Lefevere: ‘Can Remco recover in this Vuelta? Not a clue’

Soudal-QuickStep boss says that Remco Evenepoel must ride with ‘anything goes’ attitude

Evenepoel finishing the Tourmalet stage well off the pace
Evenepoel finishing the Tourmalet stage well off the pace
(Image credit: Getty Images)

Soudal-QuickStep team manager Patrick Lefevere said he had as little idea as anyone else about the reasons for his team leader Remco Evenepoel’s totally unexpected collapse of form on the Tourmalet stage of the Vuelta a España that saw the Belgian lose all hope of retaining his title. In his column in Belgian daily Het Nieuwsblad, Lefevere admitted: ‘I, like everyone else who was following the race on television, had no idea of the reason for Remco’s off-day.

‘At the moment, I still don’t have one. What is certain is: he did not start the stage sick. Only on the Aubisque did I see the same face I saw in the Giro after the time trial,’ Lefevere added, referring to Evenepoel’s loss of form during the Giro d’Italia back in May, which was the result of Covid and resulted in him abandoning that race when leading. ‘I sincerely hope we don’t end up later with the same reality as then: sickness – corona, it shouldn’t happen again.’

On the question of whether Evenepoel could bounce back in the Vuelta, Lefevere confessed he was equally oblivious. ‘Can Remco recover in this Vuelta? Not a clue. Our doctors don’t know what’s going on yet, so I myself certainly don’t. If he gets up healthy, he will step into a new reality: racing with the idea of “anything goes, nothing is out of the question”. Remco has never actually been granted that.'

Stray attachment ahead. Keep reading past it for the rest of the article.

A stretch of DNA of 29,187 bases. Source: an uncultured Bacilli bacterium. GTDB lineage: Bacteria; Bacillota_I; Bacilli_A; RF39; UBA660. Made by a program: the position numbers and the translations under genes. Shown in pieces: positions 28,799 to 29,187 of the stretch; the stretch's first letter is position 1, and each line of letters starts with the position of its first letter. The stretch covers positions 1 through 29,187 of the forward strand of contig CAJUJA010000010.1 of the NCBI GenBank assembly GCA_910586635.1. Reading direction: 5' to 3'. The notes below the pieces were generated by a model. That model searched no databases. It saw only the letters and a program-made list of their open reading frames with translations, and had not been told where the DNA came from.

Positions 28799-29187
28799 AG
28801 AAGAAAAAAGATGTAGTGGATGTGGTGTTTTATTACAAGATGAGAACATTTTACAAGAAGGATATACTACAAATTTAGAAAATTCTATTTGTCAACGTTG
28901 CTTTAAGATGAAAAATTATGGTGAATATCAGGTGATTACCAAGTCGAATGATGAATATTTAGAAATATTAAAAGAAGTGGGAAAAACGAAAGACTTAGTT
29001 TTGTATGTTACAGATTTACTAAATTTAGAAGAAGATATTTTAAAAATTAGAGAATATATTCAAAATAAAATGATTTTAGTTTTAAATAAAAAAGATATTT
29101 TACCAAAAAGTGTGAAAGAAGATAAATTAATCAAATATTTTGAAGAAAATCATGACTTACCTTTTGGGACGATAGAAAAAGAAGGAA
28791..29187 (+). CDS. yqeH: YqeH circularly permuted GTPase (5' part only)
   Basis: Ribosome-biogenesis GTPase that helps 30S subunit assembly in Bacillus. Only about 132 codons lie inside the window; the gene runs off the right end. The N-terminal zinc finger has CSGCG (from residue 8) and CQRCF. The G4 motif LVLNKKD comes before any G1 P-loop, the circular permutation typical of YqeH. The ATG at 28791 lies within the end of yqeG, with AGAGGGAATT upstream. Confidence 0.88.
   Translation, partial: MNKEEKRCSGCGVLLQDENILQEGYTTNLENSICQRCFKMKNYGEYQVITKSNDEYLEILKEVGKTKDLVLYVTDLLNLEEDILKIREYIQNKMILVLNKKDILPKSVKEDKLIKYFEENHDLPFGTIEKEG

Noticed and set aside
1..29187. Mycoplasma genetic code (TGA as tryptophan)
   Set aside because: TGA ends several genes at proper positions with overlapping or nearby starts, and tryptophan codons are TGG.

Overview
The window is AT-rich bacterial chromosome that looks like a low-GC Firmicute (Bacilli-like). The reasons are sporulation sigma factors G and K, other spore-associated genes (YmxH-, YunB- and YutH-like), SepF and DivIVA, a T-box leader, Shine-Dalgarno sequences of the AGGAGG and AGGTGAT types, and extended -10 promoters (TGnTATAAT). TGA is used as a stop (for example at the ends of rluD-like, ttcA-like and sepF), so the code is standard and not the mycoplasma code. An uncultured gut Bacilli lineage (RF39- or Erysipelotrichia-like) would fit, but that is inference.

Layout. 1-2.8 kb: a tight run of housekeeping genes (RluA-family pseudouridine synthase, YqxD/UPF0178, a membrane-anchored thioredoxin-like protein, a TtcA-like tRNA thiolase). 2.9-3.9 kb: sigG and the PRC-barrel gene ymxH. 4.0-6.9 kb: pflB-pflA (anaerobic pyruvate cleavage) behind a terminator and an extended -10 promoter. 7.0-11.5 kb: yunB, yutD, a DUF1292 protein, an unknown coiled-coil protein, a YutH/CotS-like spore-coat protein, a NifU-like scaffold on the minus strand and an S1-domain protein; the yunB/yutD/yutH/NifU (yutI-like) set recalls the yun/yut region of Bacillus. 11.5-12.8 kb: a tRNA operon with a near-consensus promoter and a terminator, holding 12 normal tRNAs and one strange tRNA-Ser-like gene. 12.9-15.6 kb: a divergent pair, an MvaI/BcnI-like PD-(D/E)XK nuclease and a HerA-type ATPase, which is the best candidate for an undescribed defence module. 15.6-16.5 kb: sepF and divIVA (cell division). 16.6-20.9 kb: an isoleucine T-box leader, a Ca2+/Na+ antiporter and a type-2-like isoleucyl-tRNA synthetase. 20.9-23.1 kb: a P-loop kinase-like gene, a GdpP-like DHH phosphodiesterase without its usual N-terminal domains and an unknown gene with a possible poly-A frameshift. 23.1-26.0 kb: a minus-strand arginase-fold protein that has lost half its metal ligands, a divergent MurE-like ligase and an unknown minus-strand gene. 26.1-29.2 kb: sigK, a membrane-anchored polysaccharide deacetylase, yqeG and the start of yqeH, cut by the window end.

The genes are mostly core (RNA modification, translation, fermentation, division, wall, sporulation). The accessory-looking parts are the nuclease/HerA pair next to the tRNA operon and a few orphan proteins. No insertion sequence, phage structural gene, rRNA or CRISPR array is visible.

Turning to the question of Jumbo-Visma’s dominance of the Tourmalet stage, which saw Jonas Vingegaard, Sepp Kuss and Primož Roglič finish first, second and third and also fill the top three positions in the overall classification, Lefevere said he believed that there’s no reason for any doubt about their performances. ‘First of all: Sepp Kuss, Primož Roglič and Jonas Vingegaard are anything but coming out of nowhere. They’re top talents, with the rather unique combination of a light body and a gigantic engine.’

Lefevere also pointed out that his team has been in a similar position in the past in one-day races, their riders twice filling the top three places at Paris-Roubaix. ‘Besides power, VO2 Max and who knows what else, success in cycling also depends, fortunately, on those kinds of immeasurable, untrainable mental mechanisms. Winning always makes you win more often.’

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Peter Cossins has been writing about professional cycling since 1993, with his reporting appearing in numerous publications and websites including Cycling WeeklyCycle Sport and Procycling - which he edited from 2006 to 2009. Peter is the author of several books on cycling - The Monuments, his history of cycling's five greatest one-day Classic races, was published in 2014, followed in 2015 by Alpe d’Huez, an appraisal of cycling’s greatest climb. Yellow Jersey - his celebration of the iconic Tour de France winner's jersey won the 2020 Telegraph Sports Book Awards Cycling Book of the Year Award.